Microsoft operates all over the world, there are still plenty of countries who could sue. Personally I'm hoping Canada gets in on the act, we could use a bit of cash too :)
    • I think the chief motive for MS to settle these lawsuits is that, written into the settlements is that, in exchange for money, Microsoft acknowledges no cupability or guilt as stated in the indictment/whatever. I think that's a standard clause of these settlements. Someone will have to correct me if I'm wrong.

      Has Microsoft not settled one of these? I imagine if they didn't settle, and therefore accepted blame (if that's indeed the case), it would set a precedent that could really cost MS some money in

      • They haven't (yet) settled the EU case. In fact, one of the sticking points to settlement was the ability to use that case as precedence for future EU cases--the EU guy insisted that it be allowed as precedent setting, and Microsoft rejected those terms. For exactly the reason that you mention--the EU already has 1-3 new cases lined up, on similar grounds, that intends to use the current one as precedence--which will mean both higher awards and a faster time to litigate.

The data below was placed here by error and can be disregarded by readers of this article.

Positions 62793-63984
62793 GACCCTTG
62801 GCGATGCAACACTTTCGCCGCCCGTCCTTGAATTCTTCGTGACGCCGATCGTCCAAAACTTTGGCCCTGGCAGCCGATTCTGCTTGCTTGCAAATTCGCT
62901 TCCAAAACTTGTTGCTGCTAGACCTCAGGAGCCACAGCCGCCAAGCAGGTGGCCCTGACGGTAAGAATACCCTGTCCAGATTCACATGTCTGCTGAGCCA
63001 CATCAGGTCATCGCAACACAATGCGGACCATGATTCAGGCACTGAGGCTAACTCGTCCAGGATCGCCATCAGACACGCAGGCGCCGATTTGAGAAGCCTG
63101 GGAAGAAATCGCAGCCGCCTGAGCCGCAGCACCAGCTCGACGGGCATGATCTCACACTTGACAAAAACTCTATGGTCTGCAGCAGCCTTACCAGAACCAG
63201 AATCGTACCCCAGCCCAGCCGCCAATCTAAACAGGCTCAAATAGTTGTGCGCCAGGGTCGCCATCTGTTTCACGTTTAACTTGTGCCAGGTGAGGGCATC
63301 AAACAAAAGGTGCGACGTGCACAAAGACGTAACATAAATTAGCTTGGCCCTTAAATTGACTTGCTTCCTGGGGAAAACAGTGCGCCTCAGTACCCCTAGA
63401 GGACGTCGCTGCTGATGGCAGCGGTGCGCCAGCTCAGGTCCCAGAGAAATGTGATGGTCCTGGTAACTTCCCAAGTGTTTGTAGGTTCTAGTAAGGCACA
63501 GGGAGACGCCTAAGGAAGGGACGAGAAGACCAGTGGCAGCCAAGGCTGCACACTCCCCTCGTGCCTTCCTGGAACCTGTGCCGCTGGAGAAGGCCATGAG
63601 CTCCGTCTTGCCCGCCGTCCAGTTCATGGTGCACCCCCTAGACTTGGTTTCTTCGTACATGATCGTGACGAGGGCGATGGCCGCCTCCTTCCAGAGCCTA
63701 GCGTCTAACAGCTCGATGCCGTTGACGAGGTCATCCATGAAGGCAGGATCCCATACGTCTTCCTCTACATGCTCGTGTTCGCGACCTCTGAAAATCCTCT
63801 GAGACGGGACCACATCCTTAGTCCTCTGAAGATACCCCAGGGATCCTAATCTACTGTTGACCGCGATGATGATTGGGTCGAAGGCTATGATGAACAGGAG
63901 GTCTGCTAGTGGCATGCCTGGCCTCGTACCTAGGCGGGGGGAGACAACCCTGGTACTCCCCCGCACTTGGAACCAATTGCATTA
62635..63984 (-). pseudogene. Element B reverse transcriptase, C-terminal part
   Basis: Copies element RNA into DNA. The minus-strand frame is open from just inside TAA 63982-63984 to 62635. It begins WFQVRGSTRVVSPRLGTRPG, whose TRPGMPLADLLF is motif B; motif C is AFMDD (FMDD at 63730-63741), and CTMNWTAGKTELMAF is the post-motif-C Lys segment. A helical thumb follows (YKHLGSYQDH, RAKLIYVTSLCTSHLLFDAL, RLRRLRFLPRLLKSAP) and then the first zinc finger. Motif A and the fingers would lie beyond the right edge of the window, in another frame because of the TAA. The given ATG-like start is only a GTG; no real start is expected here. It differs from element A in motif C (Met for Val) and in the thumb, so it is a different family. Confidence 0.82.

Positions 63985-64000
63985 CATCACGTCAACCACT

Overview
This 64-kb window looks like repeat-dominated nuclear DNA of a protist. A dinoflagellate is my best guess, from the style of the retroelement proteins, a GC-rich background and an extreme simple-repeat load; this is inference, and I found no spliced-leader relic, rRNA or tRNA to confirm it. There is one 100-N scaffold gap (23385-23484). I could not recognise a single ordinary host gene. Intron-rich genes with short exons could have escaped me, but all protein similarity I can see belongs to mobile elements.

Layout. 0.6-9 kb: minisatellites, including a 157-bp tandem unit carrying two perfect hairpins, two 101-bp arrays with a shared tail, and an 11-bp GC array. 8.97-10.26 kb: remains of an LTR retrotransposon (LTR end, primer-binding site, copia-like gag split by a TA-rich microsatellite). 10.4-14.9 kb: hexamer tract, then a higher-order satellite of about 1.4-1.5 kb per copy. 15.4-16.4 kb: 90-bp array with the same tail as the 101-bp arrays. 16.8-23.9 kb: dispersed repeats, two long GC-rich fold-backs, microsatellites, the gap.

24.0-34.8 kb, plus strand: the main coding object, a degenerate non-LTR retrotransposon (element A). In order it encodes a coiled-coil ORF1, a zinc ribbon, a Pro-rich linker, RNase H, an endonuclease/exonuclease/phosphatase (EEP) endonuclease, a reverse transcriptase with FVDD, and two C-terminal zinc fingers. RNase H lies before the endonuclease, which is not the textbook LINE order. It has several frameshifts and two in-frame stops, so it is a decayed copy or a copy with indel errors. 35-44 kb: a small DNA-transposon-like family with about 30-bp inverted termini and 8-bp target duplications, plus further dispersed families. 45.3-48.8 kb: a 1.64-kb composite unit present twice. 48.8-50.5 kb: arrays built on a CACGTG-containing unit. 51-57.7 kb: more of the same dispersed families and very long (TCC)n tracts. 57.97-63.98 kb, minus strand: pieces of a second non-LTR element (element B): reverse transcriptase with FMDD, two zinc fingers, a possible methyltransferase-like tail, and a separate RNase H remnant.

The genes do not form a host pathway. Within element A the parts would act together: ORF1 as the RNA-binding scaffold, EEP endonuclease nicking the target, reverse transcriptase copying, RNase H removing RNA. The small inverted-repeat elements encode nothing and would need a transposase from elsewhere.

• Microsoft is settling as many court cases as possible so they have more resources available to market their upcoming technologies, such as Windows XP SP2, Windows Server 2003 SP1, Windows 2000 SP5, the new WMP upgrade with MS's music store, Microsoft's video iPod-like device, and the usual "any time now" Longhorn beta 1 stuff.
  • Other Sources (Score:5, Informative)

    by JaxWeb ( 715417 ) on Monday April 19, 2004 @04:51PM (#8908799) Homepage Journal
    PC World []

    Forbes [] [] (A good one!)
  • As I live in MN... (Score:5, Interesting)

    by teamhasnoi ( 554944 ) <.teamhasnoi. .at.> on Monday April 19, 2004 @04:51PM (#8908800) Journal
    I've been following this somewhat. Minnesota was one of the original states in the anti-trust trial that went nowhere. Frankly, I'm expecting the same from this. Coupons, vouchers, and 'free' educational software that will be charged against the judgment at full retail value.

    Score one for the little guy? I doubt it.

    MS should have been broken up like Ma Bell a long time ago.

    • Score one for the little guy? I doubt it.

      It seems to me that any settlement on behalf of the people should result in compensation going directly to the people involved. And compensation is always half of a rememdy.